In the UNESCO-listed former Abbey of Saint-Remi, the Musée Saint-Remi displays an exceptional collection of archaeology, art, and military history. The city's most prestigious art collection is housed at the Musée des Beaux-Arts (closed for renovations through 2025). Exhibits cover five centuries of European art, from the Renaissance era through the Art Deco period.
Evidence of the town's ancient heritage is the Porte de Mars, a 3rd-century Roman triumphal arch found at the Place de la République.
Reims is one of the top day trips from Paris, an easy 45-minute trip by high-speed train.
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The historic capital of the Champagne region, Troyes has a charming Old Town (Vieux Troyes), which reveals its rich heritage. Perfectly preserved half-timbered houses (from the medieval and Renaissance periods) are found throughout the town. Wonderful examples of half-timbered houses are on the Rue Klébert, the Rue Emile Zola, and the Ruelle des Chats.
Listed as a Ville d'Art et d'Histoire, Troyes has many outstanding monuments, such as the Cathédrale Saint-Pierre-et-Saint-Paul, founded in 1208. This extravagant Gothic cathedral is adorned with an exquisite rose window and a richly decorated "Beau Portail" doorway.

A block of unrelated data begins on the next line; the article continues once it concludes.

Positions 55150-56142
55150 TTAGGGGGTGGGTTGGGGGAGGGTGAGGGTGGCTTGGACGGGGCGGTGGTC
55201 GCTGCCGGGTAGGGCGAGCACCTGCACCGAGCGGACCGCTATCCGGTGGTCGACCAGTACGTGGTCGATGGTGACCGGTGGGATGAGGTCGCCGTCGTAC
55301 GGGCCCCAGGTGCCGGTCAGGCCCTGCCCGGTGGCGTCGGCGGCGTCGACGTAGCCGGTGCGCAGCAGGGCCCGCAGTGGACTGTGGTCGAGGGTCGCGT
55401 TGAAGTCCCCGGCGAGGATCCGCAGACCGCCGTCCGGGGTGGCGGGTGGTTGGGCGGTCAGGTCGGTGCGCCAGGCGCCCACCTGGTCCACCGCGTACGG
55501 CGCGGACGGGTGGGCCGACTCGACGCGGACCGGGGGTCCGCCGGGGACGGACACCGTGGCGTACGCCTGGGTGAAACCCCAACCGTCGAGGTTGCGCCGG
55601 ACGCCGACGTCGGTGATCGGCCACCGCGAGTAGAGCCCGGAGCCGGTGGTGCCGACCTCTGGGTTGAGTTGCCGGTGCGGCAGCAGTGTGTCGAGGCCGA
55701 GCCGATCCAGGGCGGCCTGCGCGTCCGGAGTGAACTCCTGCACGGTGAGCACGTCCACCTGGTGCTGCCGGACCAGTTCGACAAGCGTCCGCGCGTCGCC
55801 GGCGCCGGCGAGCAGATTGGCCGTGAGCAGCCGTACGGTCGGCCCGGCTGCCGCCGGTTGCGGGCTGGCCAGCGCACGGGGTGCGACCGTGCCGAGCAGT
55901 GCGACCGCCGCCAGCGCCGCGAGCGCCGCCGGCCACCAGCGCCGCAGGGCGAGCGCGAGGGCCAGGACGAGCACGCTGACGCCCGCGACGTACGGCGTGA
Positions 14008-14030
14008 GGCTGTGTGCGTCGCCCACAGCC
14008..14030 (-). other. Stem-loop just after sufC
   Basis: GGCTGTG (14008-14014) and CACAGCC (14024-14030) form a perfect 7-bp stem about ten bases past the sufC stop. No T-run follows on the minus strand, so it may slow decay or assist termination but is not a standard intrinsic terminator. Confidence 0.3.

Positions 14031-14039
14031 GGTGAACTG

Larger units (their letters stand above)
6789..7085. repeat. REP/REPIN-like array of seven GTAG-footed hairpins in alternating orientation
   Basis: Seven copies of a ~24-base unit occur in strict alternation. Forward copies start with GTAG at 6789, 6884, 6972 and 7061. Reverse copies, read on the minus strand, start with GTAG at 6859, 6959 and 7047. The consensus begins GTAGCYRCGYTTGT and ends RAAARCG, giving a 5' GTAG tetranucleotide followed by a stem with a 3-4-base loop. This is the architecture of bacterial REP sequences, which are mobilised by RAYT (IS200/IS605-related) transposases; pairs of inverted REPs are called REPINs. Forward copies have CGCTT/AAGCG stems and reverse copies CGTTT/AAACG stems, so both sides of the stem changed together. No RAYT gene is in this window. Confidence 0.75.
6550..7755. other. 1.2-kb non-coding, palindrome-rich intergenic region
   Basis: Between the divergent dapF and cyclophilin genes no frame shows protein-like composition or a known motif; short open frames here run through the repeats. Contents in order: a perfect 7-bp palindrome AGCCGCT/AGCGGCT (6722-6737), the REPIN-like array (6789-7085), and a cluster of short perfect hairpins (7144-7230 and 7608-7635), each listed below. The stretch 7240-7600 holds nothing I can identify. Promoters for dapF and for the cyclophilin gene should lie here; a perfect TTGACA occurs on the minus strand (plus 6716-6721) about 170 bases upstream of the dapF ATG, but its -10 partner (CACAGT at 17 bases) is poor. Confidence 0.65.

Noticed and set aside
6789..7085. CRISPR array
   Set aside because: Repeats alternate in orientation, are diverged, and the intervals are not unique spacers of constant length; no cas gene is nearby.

After visiting the cathedral, you can explore two nearby museums. The Musée Saint-Loup (museum of archeology and fine arts) displays masterpieces of European painting from the 14th to 19th centuries
Recently renovated, the Musée d'Art Moderne has an excellent collection of modern art from 1850 to 1960 including works by Bonnard, Degas, Matisse, Modigliani, Picasso, Seurat, and Vuillard.
Other must-see places to visit include the 12th- to 13th-century Eglise Sainte-Madeleine, which is renowned for its precious rood screen, and the Eglise Saint-Urbain, which has a dazzling Gothic interior illuminated by colorful stained-glass windows.
Full of old-world character, Châlons-en-Champagne is a delightful mix of historic churches, half-timbered houses, and lush gardens. This Ville d'Art et d'Histoire boasts remarkable monuments.